As Ghana’s COVID-19 cases continue to see a spike in the last few weeks, the Ghana Health Service (GHS) is rolling out a project to ensure laboratories carrying out testing for the virus, produce accurate and quality results.
At an event to launch the project, virologist at Noguchi Memorial Institute for Medical Research, Professor William Ampofo, said the labs would be supervised to ensure results they produce are incontestable.
National Laboratory Quality Assurance Project
The National Laboratory Quality Assurance programme and data management for COVID-19, implemented by the Ghana Health Service with support from PharmAccess, is to cut out instances of false tests by some labs.
“Because we have a network of laboratories, testing thousands of samples, it is important to have a quality assurance system, to check the reliability of the results and the accuracy of the tests that are being done by the different labs using sometimes different kits and machines, but all producing a result that the person has covid or not,” Professor Ampofo said.
The project will also ensure all the laboratories accredited to conduct the tests, do so strictly by the protocols and produce desired results.
Professor Ampofo told pressmen, “all the labs in the network will receive a fully-characterized panel with results already known to the committee, and the results from these labs will be matched against the original results.”
The committee will also visit the labs, to check if the right processes are being used for the testing.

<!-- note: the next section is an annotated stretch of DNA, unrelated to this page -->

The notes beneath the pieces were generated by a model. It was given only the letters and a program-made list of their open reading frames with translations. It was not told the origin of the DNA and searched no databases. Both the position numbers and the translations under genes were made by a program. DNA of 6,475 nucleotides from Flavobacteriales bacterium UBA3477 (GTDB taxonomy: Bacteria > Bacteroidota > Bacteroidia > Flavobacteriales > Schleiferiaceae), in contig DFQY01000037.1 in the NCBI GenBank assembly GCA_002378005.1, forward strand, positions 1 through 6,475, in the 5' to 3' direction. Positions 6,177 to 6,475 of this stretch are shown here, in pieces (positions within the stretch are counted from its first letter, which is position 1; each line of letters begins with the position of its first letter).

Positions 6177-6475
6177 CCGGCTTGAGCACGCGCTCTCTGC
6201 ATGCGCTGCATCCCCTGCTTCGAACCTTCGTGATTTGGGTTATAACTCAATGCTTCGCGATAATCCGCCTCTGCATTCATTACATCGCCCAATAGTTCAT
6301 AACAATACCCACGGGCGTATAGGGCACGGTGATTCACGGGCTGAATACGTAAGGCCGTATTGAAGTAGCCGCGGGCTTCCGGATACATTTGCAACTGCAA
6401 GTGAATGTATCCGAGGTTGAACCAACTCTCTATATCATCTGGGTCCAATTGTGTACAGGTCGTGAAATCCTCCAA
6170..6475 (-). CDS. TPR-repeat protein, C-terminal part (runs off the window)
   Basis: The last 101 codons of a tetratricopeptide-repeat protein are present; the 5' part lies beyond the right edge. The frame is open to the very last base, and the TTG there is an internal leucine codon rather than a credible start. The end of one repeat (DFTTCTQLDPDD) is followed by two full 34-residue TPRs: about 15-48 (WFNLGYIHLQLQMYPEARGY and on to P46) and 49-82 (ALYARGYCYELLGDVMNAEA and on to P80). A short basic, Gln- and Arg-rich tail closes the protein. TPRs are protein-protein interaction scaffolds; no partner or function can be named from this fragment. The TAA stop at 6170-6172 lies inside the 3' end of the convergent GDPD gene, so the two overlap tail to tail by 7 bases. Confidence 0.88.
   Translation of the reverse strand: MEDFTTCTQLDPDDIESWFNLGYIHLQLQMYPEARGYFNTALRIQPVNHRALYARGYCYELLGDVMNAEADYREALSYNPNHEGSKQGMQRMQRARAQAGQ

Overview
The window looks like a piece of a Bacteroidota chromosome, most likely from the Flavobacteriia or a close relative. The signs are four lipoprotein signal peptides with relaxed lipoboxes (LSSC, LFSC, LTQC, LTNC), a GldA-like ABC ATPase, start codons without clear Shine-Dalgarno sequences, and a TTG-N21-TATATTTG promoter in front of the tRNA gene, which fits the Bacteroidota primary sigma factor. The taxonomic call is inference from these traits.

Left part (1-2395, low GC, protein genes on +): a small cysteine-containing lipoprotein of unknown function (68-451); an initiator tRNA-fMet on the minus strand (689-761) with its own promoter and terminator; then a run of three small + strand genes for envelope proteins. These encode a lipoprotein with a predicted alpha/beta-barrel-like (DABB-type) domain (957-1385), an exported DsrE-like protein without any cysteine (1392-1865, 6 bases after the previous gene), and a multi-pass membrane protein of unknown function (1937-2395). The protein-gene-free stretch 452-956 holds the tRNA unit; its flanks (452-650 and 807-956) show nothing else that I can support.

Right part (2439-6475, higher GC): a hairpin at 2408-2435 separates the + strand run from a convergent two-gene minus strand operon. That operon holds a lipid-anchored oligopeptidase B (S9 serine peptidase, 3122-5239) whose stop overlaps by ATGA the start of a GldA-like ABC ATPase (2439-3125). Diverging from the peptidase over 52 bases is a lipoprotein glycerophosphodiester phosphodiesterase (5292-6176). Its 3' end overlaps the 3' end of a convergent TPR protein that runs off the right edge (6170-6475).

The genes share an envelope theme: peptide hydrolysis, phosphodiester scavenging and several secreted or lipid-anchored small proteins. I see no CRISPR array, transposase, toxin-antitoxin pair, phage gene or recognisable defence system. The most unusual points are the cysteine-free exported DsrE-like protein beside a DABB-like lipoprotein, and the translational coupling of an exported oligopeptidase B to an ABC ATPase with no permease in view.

“We would also administer a questionnaire to check if the staff are well-trained and if the processes being undertaken plus the data reporting processes are what they have to be.”
Data management system enhancement
A set of fifteen laptops were handed over to the Ghana health service as part of the project to enhance data management and reporting.
Director General of the service, Dr. Patrick Kuma Aboagye vowed to crack the whip on laboratories which fail to meet the quality control standards.
“We would not hesitate to de-list laboratories that fail these quality control protocols, because we want to ensure the highest standard of test results which would inform our responses.”
The Director General also noted, “one of the challenges at the early stages of the pandemic in Ghana was the lack of laboratories to do the testing and then our data management.”
So far, twenty three laboratories have received accreditation to carry out covid 19 tests, as fears grow, the relaxation in adherence to the safety protocols could trigger a spike in the numbers.
He said, “the hump in cases we have seen in the last few weeks, probably could be from the fact that the data was not properly managed to identify the positive cases and to respond on time.”
Dr. Aboagye believes the support from PharmAccess and the Dutch government in this area is welcome to boost the service’s data management and covid response.
Dutch ambassador to Ghana, Ron Strikker lauded Ghana’s management of the pandemic. He said, “sometimes the picture is painted that what is bad in Europe must be worse in Africa, but do not forget that a country like Ghana is so determined to get this right and it is good news from Ghana and Africa.”
Ghana’s Covid-19 statistics
Ghana as of November 21, 2020, had carried out more than five hundred thousand tests. Out of the number fifty thousand, seven hundred and seventeen (50, 717) cumulative positive cases have been recorded, with forty nine thousand, two hundred and eighty one (49,281) recoveries and discharges. Total active case count stands at one thousand, one hundred and thirteen (1,113).